The suspects aren't the first men accused of having bovine sex. In 2008, Brazilian cleaner Getulino Ferreira Paraizo was accused of having sex with over 400 cows. The 53-year-old told police he did not fancy women and only cows and horses got him randy.  He said he preferred the more tranquil animals. 

Before you think about romancing your own Elsie, be warned that a 2011 study published in the Journal of Sexual Medicine found that men who have had sex with animals were twice as likely to develop penile cancer as those who stick with their own species.

Sunday, February 23, 2014

The New Cuba

Anger erupted among demonstrators in Caracas, as news broke of the Interior Ministry resolution that anyone detained for disturbing the peace and the public order or participating in acts of violence would be barred from leaving the country. "We're turning into Cuba", government opponents wailed as they once again took to the streets for the daily protests that have now claimed nine lives nationwide.

Maduro's government ordered paratroopers into the border city of San Cristobal, the birthplace of the protests where protesters have been engaged in fierce battles with security forces. The internet was cut off to that region and residents said they were living in a "war zone", with the town fully occupied by the army and military helicopters and planes constantly flying overhead.

The government's vice-like grip on televised media means the protests, and the opposition, have been largely kept off Venezuelan screens.  Maduro has also expelled a Colombian broadcaster and threatened to throw out CNN, accusing it of a "propaganda war" refusing or revoking press credentials for several of its journalists.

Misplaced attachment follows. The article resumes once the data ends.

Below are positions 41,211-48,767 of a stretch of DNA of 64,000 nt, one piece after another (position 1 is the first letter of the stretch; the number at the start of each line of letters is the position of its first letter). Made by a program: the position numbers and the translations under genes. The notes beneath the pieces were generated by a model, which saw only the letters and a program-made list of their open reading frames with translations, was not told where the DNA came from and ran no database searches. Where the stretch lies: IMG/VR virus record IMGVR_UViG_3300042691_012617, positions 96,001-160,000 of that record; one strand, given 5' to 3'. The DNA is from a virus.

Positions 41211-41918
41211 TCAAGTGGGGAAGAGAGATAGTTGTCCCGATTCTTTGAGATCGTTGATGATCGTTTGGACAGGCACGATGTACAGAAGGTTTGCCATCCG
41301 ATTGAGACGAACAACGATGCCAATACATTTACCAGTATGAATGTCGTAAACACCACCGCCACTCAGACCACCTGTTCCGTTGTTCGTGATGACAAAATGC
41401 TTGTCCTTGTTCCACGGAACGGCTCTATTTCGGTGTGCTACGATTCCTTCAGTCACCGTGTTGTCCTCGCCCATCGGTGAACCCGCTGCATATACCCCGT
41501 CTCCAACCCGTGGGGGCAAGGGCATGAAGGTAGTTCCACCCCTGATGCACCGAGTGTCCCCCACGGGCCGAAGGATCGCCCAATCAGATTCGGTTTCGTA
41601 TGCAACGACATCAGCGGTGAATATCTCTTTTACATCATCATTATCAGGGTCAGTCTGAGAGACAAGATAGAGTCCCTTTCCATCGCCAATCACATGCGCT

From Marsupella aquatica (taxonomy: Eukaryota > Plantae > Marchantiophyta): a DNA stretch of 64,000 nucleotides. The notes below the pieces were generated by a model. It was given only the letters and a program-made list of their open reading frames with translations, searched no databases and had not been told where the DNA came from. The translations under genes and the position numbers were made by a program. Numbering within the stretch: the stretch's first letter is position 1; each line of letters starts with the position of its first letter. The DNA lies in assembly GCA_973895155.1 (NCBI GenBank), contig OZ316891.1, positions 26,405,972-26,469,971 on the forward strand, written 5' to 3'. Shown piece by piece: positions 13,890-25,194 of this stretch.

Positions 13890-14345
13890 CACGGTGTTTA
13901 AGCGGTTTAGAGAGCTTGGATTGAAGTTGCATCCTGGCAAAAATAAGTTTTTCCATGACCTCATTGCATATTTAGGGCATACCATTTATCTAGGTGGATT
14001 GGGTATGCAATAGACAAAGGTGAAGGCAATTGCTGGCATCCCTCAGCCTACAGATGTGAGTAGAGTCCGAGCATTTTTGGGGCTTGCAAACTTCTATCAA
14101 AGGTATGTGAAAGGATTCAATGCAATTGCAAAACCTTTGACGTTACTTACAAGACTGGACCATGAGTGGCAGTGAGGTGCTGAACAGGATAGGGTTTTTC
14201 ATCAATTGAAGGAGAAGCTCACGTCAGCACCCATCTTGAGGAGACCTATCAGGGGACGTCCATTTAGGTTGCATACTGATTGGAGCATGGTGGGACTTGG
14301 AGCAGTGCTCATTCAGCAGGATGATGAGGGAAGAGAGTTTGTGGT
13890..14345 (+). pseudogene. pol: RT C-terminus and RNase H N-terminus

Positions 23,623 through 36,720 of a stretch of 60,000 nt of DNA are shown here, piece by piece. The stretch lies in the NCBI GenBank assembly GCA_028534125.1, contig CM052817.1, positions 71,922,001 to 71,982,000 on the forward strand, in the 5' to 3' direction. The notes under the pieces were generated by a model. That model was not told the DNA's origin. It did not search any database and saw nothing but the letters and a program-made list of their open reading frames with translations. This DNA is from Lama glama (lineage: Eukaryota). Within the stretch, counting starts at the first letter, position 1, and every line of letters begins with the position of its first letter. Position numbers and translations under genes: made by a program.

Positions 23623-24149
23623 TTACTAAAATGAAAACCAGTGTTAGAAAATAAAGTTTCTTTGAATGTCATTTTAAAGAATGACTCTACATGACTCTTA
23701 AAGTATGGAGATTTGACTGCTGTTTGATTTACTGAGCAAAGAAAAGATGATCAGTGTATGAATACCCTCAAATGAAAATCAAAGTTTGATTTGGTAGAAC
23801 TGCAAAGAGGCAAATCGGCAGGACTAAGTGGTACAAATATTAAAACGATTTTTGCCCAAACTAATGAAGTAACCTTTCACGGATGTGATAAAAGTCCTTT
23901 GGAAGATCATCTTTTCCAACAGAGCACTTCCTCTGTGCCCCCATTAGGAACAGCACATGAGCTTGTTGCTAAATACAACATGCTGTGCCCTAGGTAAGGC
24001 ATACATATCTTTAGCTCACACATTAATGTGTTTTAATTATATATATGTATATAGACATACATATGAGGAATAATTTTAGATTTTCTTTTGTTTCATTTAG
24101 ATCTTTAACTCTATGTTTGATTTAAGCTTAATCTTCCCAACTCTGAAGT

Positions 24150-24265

Saturday, February 22, 2014

Another Judging Controversy In Olympic Figure Skating

Russian judge at women's final
 The issue of inflated scores for the Russians has been a hot topic of conversation at these Olympic Games, and the women's figure skating long program renewed the debate. Adelina Sotnikova of Russia was the surprising winner of the gold medal, upsetting reigning Olympic gold medalist Yuna Kim of South Korea and Italy's Carolina Kostner.

"It's sad that I just presumed Sotnikova was going to get a boost (in points) because this was in Russia," former U.S. Olympic figure skating coach Audrey Weisiger said in a phone interview. "Isn't it sad that I automatically thought that? Not one person in skating I've talked to said that's the way it should have gone."